Provision for pupils with development coordination disorder/dyspraxia


Developmental Coordination Disorder (DCD), also known as dyspraxia, is a condition that affects motor coordination and can impact both fine and gross motor skills. It is estimated that approximately 5-6% of school-aged children have DCD, making it crucial for schools and educators to provide appropriate support for these pupils. This article aims to explore the challenges faced by students with DCD/dyspraxia, as well as provide strategies and provisions to ensure their academic and personal success.

Understanding Developmental Coordination Disorder/Dyspraxia

DCD/dyspraxia is a neurological condition that affects the way the brain processes information, resulting in difficulties with coordination and movement. It can manifest in various ways, including challenges with balance, fine motor skills (such as handwriting and using utensils), organization and planning, and auditory processing. As a result, pupils with DCD/dyspraxia often experience academic difficulties and social challenges.

Identifying Pupils with DCD/Dyspraxia

Early identification of pupils with DCD/dyspraxia is essential in providing support to enhance their learning experience. Educators should be vigilant in observing signs consistent with DCD, such as delayed crawling or walking, difficulty with fine motor skills like writing or buttoning clothes, or clumsiness resulting in frequent falls or accidents.

Provisions and Strategies for Pupils with DCD/Dyspraxia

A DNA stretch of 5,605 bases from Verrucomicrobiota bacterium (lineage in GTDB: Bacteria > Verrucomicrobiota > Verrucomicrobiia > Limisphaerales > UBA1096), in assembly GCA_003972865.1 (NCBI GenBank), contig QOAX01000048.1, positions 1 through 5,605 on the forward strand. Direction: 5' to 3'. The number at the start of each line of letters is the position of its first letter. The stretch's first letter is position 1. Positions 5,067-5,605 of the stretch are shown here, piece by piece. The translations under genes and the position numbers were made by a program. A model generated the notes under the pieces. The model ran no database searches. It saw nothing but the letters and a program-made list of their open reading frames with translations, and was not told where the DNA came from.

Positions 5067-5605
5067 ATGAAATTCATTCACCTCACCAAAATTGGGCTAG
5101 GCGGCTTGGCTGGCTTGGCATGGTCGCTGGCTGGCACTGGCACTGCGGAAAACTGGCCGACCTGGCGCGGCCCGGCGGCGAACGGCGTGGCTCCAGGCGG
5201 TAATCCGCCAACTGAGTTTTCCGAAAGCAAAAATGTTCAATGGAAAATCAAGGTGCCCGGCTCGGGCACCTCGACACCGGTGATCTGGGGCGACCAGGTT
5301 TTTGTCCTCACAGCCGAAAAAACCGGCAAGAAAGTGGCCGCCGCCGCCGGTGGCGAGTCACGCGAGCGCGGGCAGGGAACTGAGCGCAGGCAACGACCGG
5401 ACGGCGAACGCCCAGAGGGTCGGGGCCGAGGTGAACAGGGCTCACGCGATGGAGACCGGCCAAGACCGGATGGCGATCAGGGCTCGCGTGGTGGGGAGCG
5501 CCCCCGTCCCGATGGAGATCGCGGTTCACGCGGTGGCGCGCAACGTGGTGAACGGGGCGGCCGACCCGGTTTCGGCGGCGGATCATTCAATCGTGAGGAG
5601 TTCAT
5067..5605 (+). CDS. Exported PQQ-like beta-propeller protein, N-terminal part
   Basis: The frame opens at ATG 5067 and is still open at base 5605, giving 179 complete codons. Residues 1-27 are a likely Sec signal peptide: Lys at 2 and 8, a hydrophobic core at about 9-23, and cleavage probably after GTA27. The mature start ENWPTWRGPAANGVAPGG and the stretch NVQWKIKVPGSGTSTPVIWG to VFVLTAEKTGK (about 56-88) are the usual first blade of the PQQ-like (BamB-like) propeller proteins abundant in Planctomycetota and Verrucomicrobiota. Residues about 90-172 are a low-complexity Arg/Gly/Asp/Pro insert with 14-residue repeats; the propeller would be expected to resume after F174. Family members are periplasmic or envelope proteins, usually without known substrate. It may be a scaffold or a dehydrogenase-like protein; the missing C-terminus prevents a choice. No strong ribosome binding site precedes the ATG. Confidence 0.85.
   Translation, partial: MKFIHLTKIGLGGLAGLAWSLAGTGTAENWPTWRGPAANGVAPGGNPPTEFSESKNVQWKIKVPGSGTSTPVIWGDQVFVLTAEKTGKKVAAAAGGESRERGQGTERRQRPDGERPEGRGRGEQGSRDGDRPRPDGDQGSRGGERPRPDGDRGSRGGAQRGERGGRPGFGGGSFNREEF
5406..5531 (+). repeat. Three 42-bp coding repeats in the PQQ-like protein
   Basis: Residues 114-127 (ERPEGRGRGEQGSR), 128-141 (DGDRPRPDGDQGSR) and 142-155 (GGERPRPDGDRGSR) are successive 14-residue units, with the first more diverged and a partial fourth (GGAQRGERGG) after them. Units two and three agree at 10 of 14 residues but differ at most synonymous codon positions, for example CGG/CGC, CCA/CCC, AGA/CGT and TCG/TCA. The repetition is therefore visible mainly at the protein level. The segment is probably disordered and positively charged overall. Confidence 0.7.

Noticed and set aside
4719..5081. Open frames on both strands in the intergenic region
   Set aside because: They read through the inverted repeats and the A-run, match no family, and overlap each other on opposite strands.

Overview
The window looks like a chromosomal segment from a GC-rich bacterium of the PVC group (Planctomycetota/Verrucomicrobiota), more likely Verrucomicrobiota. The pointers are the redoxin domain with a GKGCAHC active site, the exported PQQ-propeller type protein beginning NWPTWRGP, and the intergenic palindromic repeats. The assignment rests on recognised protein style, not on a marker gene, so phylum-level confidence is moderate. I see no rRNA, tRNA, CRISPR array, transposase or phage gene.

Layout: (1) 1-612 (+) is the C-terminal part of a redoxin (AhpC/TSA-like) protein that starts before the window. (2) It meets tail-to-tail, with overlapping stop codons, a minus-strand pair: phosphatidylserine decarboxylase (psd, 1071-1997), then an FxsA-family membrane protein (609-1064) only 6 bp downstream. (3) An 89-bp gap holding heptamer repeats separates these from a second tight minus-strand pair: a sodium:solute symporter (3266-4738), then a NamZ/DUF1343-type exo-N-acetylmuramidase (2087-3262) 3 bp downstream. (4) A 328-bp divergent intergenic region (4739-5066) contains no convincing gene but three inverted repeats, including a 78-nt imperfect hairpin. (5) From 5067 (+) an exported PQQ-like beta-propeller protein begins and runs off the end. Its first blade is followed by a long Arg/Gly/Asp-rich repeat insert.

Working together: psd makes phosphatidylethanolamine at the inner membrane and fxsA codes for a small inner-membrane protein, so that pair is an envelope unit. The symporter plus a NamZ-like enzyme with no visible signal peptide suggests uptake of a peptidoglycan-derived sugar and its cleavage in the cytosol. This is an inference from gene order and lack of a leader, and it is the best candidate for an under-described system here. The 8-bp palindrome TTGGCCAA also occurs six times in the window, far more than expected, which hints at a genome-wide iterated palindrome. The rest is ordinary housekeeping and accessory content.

1. Individualized Education Plan (IEP): Each student with DCD/dyspraxia should have an individualized education plan tailored according to their unique needs. The IEP should focus on utilizing the pupil’s strengths while addressing their weaknesses through targeted interventions.

2. Classroom accommodations: Teachers must collaborate with special education specialists to modify the learning environment and provide multisensory instruction. Some accommodations may include providing extra time for assignments and assessments, offering clear and concise instructions, or modifying the curriculum to align with the students’ skill levels.

3. Occupational therapy: Occupational therapists can work with pupils to develop targeted strategies to improve fine and gross motor skills, promoting increased control over their movements. These may include activities such as practicing letter formation, strengthening hand-eye coordination, or introducing adaptive equipment like pencil grips and modified scissors.

4. Physical Education adaptations: Physical activity is crucial for pupils with DCD/dyspraxia because it helps build coordination and balance. Specialized physical education teachers can design a program that focuses on skills development while ensuring that the activities are adaptable to meet each student’s abilities.

5. Social support: Pupils with DCD/dyspraxia often face social challenges due to their physical difficulties and perceived clumsiness. By creating a supportive classroom climate and facilitating opportunities for peer interaction, educators can help foster positive social experiences for these pupils.


Providing tailored provisions and strategies for pupils with developmental coordination disorder/dyspraxia is essential in fostering an inclusive learning environment that meets the needs of all students. By understanding the unique challenges faced by children with DCD/dyspraxia and implementing supportive measures, educators can empower these pupils to reach their full potential in both their academic and personal lives.

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